Notoriously difficult for pupils to understand, I think addition and subtraction of negatives is one of the things that one comes to understand after doing lots of practice. HOWEVER, that practice needs to be yielding correct answers from the off. It’s no good sending pupils off to do lots of practice if they’re getting it wrong as often as they’re getting it right.
Heavily influenced by our reading on working memory, here’s how we teach addition and subtraction of negative numbers:
When to start – We start teaching negative numbers at the beginning of year 8.
Introducing – We spend the first lesson introducing negative numbers – touching on their history, real-life applications (briefly), finding them on a number line, ordering them, etc.
No analogies – When teaching addition and subtraction, we NEVER talk about “two negatives make a positive” or use analogies about ice cubes, good/bad people, or use negative/positive tiles.
Air number line – We spend a lot of time up front using an “air number line”, where the desk level represents 0, above the desk is positive and below the desk is negative. It is important they are comfortable moving up and down this number line so there’s a lot of whole class practice that goes like this:
- Adding and subtracting positive numbers with a positive answer.
“Put your hand on 5 and add 3. Which way did you go? How far? Where are you now?”
- Adding and subtracting below the desk where the answer remains below the desk.
“Put your hand on -5 and add 3. Which way did you go? How far? Where are you now?”
- Adding to negative numbers and subtracting from positive numbers such that you have to bridge past 0.
This starts off as “Put your hand on 5. Take away 5. Now take away another 2. Which way did you go? How far? Where did you get to?” Here we’re explicitly practising arriving at zero and then going beyond.
And progresses to “Put your hand on 5. Take away 7. Which way did you go? How far? Where did you get to?”
- Finally, having reinforced that adding goes “up” and subtracting goes “down”, we look at the effect of adding a negative and subtracting a negative. We explicitly teach them, without an analogy, that when adding a negative you go down and when subtracting a negative you go up. Again, lots of whole class practice with the air number line. It’s slow and deliberate to start with but becomes high energy and high stakes as they get more proficient. By high energy, I mean doing lots of questions quickly as a class, call-and-response style and by high stakes I mean playing Simon Says.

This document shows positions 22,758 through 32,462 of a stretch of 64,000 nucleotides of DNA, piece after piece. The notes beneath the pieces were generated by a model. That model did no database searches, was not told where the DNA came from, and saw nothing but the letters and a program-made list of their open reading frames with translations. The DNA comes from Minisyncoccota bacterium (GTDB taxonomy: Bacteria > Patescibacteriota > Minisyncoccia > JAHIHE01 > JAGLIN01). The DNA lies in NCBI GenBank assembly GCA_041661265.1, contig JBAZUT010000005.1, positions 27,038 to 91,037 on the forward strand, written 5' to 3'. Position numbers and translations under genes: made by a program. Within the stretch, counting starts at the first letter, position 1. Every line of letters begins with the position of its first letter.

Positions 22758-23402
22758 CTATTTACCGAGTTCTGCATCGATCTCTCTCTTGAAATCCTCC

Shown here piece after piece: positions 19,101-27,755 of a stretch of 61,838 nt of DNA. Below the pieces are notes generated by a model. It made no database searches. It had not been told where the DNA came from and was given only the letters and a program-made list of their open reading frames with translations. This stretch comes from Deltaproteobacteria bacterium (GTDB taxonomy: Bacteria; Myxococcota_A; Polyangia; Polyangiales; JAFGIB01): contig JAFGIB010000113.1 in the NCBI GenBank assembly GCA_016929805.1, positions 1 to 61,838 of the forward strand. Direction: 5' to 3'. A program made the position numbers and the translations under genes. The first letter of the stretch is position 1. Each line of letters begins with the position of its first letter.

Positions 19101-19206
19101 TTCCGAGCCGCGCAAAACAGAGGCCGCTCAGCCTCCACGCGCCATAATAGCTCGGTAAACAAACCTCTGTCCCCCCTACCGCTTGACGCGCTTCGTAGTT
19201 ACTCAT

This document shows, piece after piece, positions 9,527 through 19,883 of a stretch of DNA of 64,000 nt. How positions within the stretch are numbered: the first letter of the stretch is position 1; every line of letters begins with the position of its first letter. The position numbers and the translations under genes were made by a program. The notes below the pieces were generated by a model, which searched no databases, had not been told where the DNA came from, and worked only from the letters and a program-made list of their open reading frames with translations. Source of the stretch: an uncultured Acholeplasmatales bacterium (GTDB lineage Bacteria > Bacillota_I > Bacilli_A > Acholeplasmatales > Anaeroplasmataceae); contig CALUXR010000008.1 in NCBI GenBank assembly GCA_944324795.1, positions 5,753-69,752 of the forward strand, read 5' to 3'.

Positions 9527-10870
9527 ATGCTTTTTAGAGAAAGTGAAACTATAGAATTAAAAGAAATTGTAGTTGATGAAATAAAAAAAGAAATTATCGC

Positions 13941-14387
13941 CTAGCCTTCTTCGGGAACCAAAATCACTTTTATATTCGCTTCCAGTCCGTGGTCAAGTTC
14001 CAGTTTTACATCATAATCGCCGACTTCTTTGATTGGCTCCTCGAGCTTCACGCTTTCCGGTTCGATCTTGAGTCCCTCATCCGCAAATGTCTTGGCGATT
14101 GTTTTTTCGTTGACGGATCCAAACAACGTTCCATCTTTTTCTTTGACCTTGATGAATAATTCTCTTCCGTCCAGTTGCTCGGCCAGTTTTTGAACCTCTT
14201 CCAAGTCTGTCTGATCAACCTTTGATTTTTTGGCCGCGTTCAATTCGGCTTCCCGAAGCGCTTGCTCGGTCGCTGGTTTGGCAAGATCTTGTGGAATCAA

START DIRECTION DISTANCE – Then we move to understanding the symbolic form. Not getting the solution but just translating the sum into START-DIRECTION-DISTANCE. They’re usually good at identifying the first number as the START and the last number as the DISTANCE but DIRECTION often needs practice, feedback and support. So to clarify, all we ask them to do is look at each sum and identify the START, the DIRECTION and the DISTANCE.
Solving using SDD – We then use the START-DIRECTION-DISTANCE (SDD) approach to derive solutions. So they have to identify the S, the D and the D and then solve it.
They’ll either use the air number line or move their finger along the number line printed on the page. The number line on the page is printed with fingertip-size circles on it so that pupils can ‘touch’ the number line.
Solving without using SDD – Finally, in the second or third lesson, they get questions to solve without being asked to identify SDD. We see many pupils still using the air number line of their own accord though in order to answer the question. Eventually, most have a mental picture of the number line that they move up and down.
Order of questions – The order of question-type is important:
- Adding/subtracting positive numbers that don’t bridge 0. e.g. 5 – 4
- Adding negative numbers to positive numbers that don’t bridge 0. e.g. 5 + -4
- Adding negative numbers to positive numbers that do bridge 0. e.g. 5 + -6
- Subtracting positive numbers from negative numbers. e.g. -5 – 4
- Adding negative numbers to negative numbers. e.g. -5 + -4
- Subtracting negative numbers from negative numbers that don’t bridge 0. e.g. -5 – -4
- Subtracting negative numbers from negative numbers. e.g. -5 – -6
Getting to mastery – All told this is about 3 or 4 lessons but they’re not experts by this stage so we keep the skills ticking along in Do Nows, quick warm-ups and homeworks for a couple of weeks. They feature regularly on the same throughout the year.
Multiplication & Division – won’t surprise you to know that we save multiplication and division of negative numbers for a little while (two or three weeks separation).
Following year – In year 9, at the beginning of lessons, they will do 50 negative number questions broken into 5 batches of 10. They are given a few minutes to start with but as the days and weeks go by, they are given less and less. They do this every day for about 6 weeks in the Autumn term and then sporadically in Spring and Summer.
That about does it.